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Connected Driving 4 min read

Will green hydrogen replace electric vehicle technology?

Green Hydrogen Alternative Fuel

As electric cars have yet to become the norm, should we look at alternative fuels instead?

Green hydrogen has emerged as a promising alternative fuel in our ceaseless quest for sustainable energy sources. But is it really going to transform how we power our eco-friendly vehicles?

What is green hydrogen?

Produced by splitting water into its two components — hydrogen and oxygen — green hydrogen is an intriguing green energy. Unlike gray and blue hydrogen, which are derived from fossil fuels and natural gas, green hydrogen leaves virtually no carbon footprint when produced using renewable energy, such as wind turbines.

To create enough power to propel a vehicle, hydrogen fuel cells combine hydrogen stored in a high-pressure tank with oxygen from the ambient air, producing electricity. This electricity then powers the car's electric motor.


The clean energy contender

Electric vehicles (EVs) are currently the frontrunner in the automotive industry, offering zero-emission transportation and increasingly competitive performance and range. But they're not without their limitations. EVs can face lengthy charging times, limited payload capacities, and the environmental cost of manufacturing batteries.

And while they don't produce tailpipe emissions, electric vehicles still indirectly contribute to greenhouse gas emissions due to the electricity they consume. And if that electricity comes from fossil fuels, the environmental benefits of EVs are significantly reduced. Could green hydrogen fill these gaps?

When used as a fuel, green hydrogen produces zero carbon emissions. This makes it an ideal energy solution for a world striving to reduce greenhouse gas emissions and combat climate change.

But what really sets green hydrogen apart as an alternative fuel is its higher energy density compared to batteries. Producing EV batteries is an energy-intensive process, often involving the mining of rare earth metals. This can lead to significant environmental degradation. However, advancements in battery technology and recycling programs are being developed to mitigate these.

Hydrogen fuel cell vehicles can be refueled at the same speed as internal combustion engine (ICE) vehicles, eliminating the lengthy charging times associated with EVs, and significantly reducing vehicle downtime, especially in commercial uses like hauling.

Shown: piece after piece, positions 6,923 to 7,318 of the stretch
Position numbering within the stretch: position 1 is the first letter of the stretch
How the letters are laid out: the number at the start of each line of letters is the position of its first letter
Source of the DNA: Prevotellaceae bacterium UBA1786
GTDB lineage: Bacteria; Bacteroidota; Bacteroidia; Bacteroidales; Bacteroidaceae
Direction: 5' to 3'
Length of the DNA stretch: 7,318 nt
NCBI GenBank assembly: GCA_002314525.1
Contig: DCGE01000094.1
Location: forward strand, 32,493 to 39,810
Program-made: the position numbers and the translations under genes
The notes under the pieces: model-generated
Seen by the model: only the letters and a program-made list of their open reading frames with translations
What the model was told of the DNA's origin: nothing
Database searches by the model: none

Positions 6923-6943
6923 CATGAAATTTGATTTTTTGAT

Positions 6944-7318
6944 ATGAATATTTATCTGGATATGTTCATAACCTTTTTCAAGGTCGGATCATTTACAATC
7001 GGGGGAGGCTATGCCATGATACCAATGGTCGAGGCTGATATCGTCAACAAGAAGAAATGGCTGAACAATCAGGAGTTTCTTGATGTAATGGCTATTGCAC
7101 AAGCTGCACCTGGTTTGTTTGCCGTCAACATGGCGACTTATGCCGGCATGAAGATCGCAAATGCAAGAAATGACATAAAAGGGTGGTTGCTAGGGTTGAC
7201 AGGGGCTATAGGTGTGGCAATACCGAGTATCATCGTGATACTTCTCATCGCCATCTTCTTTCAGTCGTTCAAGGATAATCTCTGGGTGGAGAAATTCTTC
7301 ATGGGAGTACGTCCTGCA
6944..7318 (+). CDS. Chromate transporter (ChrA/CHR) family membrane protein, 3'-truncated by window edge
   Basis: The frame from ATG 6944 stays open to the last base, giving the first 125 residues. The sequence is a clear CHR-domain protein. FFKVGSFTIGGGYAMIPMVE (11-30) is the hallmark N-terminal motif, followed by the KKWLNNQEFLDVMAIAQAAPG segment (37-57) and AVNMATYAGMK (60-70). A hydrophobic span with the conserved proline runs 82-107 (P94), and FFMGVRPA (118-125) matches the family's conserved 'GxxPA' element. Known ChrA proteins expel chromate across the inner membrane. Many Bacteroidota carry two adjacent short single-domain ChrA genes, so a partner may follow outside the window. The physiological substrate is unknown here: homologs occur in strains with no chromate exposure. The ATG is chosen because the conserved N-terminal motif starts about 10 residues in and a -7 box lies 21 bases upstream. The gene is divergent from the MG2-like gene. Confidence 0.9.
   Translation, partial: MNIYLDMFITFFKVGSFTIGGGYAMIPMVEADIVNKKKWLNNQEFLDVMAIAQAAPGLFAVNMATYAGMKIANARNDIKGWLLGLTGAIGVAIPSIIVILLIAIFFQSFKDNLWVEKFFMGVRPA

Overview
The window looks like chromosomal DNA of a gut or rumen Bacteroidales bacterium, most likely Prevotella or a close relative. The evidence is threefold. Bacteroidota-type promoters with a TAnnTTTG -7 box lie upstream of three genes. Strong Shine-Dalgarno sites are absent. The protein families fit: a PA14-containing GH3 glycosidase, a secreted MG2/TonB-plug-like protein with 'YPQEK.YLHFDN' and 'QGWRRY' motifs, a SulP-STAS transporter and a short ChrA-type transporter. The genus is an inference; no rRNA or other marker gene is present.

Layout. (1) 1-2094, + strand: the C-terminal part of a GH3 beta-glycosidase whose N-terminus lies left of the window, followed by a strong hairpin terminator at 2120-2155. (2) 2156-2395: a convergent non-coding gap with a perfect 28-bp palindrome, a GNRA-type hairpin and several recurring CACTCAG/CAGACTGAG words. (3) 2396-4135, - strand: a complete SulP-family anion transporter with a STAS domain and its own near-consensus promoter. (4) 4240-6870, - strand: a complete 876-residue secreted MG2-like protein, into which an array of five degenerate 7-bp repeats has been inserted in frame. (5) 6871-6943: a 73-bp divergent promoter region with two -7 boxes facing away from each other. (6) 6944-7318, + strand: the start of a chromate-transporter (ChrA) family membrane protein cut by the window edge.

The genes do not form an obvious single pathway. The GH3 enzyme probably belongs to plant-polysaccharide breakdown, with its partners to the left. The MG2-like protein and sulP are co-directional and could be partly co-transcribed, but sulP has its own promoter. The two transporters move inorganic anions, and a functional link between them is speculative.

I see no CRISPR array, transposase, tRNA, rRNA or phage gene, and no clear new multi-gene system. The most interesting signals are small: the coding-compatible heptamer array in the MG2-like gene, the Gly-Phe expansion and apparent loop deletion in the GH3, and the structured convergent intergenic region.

An electric truck docked at an electric charge station.

Comparing cost-effectiveness and scalability

In terms of price, EVs currently have the upper hand, with cheaper battery prices and more developed charging infrastructure making them the more desirable option.

The capital expenditure associated with green hydrogen production systems is also significant, primarily due to the price of electrolyzers — the devices used to split water into hydrogen and oxygen using renewable energy. The operational expenditure is also substantial, driven by the high electricity costs associated with the electrolysis process.

But all these things may change. According to a report from the Hydrogen Council, the cost of producing green hydrogen could fall by 50% by 2030 as the technology matures and scales up. This reduction could make green hydrogen a more cost-effective and sustainable alternative fuel source.

A HERE icon of an electric battery.

Which one is better?

The answer is — it depends.

The future of transportation is not just about choosing the best technology — it's about making the right choice for the right needs.

For example, hydrogen cars have a quicker refueling time compared to the lengthy charging times of EVs. This makes them suitable for energy-limited use cases like long-haul trucks and airplanes, where electric vehicles may fall short due to their limited range and charging requirements. Electric cars seem better suited for short to medium-range applications, especially in urban settings.

In short, we can look forward to a future with multiple clean, efficient, and sustainable options for getting around. It's not a question of one replacing the other, but rather combining both and using them to their strengths.

Caroline Christie

Caroline Christie


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